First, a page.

Tonight, as many of you know, is the NHL draft. Much unlike the prior 8 drafts, the Columbus Blue Jackets are NOT a lottery team – I was starting to believe the Blue Jackets were becoming the NHL’s version of the Los Angeles Clippers – Gasp!
However, that is not to say, as Scott Howson has iterated, on many occasions, that, in today’s NHL – gawd, this line is getting as played and annoying as the former line “You know, the Blue Jackets are the only NHL team who’s never made the playoffs…” – given the economy and the impending salary cap restrictions, as well as the Blue Jackets being a budget, not salary cap, team – you build via the draft.
Did you hear that, Tampa Bay Lightning owners Oren Koules and Len Barrie?
There have been many draft analysis given, both on the NHL-overall front, as well as for the Blue Jackets. That kind of intrinsic, detailed knowledge should be done by someone with the necessary expertise…I am not that person…and, here’s why I offer this, instead…
Given how prior drafts have gone, and based on my meeting with Chris MacFarland, the Blue Jackets Assistant GM, to be precise on who the Blue Jackets will draft, particularly with the 16th spot, will require about as much precision as having a primate throw darts at the mid-first round prospects – OK, well, maybe that’s just MY level of mental capacity.
So, you’ll probably need to go to someone who really has the mental accumen and in-depth knowledge, for this area – so, I defer to draft pundits. But, as they say, hear me out…
To show you where I’m going, I offer you two examples: Drafting Nikita Filatov and acquiring (via trade) Fedor Tyutin.
If you recall – those of you who participate in fantansy sports drafts will understand this – there is often a “run” – going with the conventional position players – that occurs.
In the case of drafting Filatov – rated the #2 prospect on many drafting boards – draft choices 2-5 were defensemen – Doughty, Bogosian, Pietrangelo, and Schenn. Call it the position du jour…the bottom line was that the trend of going blueline worked out to be quite the blessing for the CBJ, as, barring an injury, I believe they landed the cream of the crop from last year’s draft. Only time will tell…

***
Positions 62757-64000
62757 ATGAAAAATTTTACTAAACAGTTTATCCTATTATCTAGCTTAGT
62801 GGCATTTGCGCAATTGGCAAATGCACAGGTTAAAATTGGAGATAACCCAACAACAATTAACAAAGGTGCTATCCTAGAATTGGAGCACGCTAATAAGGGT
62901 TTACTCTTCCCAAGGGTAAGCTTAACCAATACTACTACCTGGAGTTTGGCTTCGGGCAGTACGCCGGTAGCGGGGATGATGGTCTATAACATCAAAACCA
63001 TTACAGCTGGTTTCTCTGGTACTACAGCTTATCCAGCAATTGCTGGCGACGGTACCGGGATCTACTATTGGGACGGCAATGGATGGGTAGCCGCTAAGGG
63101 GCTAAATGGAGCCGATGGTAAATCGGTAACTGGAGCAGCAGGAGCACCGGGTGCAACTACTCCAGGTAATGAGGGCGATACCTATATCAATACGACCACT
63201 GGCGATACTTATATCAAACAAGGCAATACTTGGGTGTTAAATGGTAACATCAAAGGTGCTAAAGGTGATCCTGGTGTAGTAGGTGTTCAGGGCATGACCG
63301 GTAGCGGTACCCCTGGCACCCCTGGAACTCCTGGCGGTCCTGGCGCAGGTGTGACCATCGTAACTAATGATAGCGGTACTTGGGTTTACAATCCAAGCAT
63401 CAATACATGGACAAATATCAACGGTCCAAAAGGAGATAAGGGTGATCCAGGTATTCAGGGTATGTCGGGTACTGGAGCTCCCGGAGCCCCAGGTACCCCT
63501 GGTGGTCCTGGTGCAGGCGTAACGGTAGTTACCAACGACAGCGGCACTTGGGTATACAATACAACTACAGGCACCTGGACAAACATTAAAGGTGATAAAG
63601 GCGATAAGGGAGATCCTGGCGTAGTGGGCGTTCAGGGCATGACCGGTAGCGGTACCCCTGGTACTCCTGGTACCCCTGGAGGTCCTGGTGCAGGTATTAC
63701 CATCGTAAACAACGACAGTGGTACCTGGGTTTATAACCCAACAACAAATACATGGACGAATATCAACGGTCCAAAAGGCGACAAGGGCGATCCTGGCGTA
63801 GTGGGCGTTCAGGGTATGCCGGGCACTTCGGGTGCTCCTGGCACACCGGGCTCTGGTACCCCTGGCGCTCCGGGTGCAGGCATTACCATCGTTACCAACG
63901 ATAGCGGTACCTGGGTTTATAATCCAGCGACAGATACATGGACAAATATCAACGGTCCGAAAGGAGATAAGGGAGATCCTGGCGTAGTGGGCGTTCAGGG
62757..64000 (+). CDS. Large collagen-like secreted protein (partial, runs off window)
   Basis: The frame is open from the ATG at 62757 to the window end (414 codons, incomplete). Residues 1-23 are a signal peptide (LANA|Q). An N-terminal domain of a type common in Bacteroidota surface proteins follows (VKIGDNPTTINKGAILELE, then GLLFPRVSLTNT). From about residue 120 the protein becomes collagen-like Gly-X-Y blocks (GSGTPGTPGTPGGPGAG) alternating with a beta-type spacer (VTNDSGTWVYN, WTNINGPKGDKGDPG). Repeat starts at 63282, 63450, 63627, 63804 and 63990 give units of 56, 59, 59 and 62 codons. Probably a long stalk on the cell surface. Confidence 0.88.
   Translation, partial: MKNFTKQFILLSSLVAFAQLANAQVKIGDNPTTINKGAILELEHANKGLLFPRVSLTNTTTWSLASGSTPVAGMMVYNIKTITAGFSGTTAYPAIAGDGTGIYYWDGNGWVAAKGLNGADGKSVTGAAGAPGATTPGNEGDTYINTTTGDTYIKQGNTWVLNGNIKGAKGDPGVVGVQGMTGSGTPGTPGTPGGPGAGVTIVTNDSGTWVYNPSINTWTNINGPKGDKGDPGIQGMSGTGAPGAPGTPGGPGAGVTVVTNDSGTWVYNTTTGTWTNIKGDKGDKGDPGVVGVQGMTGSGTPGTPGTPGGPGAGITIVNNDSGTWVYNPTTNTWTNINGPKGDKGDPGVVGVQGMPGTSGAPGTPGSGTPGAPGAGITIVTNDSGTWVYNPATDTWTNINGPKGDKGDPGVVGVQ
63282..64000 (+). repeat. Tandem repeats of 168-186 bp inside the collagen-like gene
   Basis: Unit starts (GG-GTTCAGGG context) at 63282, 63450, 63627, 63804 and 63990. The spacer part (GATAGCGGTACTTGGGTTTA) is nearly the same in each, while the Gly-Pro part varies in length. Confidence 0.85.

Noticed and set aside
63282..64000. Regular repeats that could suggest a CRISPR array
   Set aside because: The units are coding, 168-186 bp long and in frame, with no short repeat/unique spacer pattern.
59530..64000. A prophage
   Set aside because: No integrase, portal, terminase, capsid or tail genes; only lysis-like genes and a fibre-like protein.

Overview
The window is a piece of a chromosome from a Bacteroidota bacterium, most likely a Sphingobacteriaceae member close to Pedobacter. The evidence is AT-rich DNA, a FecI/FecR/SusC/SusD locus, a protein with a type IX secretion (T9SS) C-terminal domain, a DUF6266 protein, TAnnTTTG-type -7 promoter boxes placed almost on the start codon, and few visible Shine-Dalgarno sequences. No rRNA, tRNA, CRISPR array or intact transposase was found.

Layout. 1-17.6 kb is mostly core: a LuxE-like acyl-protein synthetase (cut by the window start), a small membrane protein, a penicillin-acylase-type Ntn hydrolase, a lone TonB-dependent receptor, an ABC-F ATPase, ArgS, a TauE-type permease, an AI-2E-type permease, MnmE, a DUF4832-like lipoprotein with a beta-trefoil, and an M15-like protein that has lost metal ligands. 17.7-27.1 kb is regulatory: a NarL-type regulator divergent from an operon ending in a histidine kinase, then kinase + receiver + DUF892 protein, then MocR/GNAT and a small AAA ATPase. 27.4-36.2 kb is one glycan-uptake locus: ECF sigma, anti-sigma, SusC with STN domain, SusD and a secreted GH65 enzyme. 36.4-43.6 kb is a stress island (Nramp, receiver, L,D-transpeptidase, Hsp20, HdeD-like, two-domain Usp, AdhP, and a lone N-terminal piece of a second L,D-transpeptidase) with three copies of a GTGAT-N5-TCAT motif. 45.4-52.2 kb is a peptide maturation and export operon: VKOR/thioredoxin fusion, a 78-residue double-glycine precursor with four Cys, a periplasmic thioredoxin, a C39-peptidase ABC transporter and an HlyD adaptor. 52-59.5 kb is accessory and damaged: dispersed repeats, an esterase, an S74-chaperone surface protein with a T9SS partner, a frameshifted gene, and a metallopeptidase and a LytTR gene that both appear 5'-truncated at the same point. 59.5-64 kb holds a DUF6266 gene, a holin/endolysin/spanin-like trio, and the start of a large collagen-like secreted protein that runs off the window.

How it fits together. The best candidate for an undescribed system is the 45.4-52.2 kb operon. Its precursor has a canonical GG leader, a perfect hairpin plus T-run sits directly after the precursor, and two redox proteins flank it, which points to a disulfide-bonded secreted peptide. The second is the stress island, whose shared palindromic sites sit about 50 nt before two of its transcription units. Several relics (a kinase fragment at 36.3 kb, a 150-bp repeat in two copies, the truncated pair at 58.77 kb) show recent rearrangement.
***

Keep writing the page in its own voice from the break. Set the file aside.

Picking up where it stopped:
In the case of landing Tyutin, recall that Scott Howson was seriously pursuing Wade Redden as that puck-moving, Power Play Quarterback which would have, at the time, made a serious statement in his goal of upgrading their blueline. However, Redden, through his agent, made it clear that he didn’t want to come to Columbus – rather, he wanted to go to the Broadway Blueshirts (NY Rangers).
Well, as Scott Howson, being the very sharp GM that he is, recognized that, by signing Redden, the Rangers put themselves in a serious salary cap crunch. This then opened the door for Howson to pursue the defenseman he coveted for quite a while, Fedor Tyutin. It also allowed Howson to offer, via trade, Nikolai Zherdev, the enigmatic forward, who really didn’t fit into Ken Hitchcock’s north-south, 2-way system.
Oh, and there was that signability issue with Zherdev, something that has now come to the forefront for the Rangers. This trade then led to acquiring, via Free Agency, Krisian Huselius, who took on the Right Wing playmaker role in Zherdev’s absence.
My point is this – how the draft goes can be likened, from my MBA program days, as levers – if you activate one, it sets off a series of other levers or actions. Basically, it’s not a “If A, then B” – rather, it’s more like, “If A occurs, then B occurs, which leads to C, D, etc.”
Alright, now I’m getting into multiple regression analysis, and that stuff used to give me a headache…but, I think you see my point.
There are numerous directions the Blue Jackets draft choice(s) can go – trade up, trade down and pick up additional draft picks, one of which is to acquire that second round selection that was foregone in the LeClaire for Vermette trade deadline deal, back in February.
So, rather than speculate as to who the Blue Jackets might select, I believe it’s best – for me, anyway – to see what shakes down, right up to, and perhaps, shortly thereafter, they make their selection.
Add to this are what both Chris MacFarland and Scott Howson have both said – the CBJ will draft the best player available. That is not cliché – they are both no-nonsense guys – that is fact. The Blue Jackets have both puck-moving blueline needs as well as a dearth of organizational – parent team and in development – talent at the center position.
But, so as to justify that I have, indeed, analyzed the available draft pool which may slot to the Blue Jackets draft position, assuming they stay at the 16th position in the draft, here are some names to keep in mind:
John Moore, D
Zack Kassian, RW
Ryan Ellis, D
Oliver Ekman Larsson, D
David Rundbland, D
So, if you seek blockbuster draft day moves, follow what Brian Burke does.
Where I believe the “rubber meets the road”, at least as it relates to the Blue Jackets, will occur next week, when the UFA signing period begins.
Enjoy the 2009 Draft!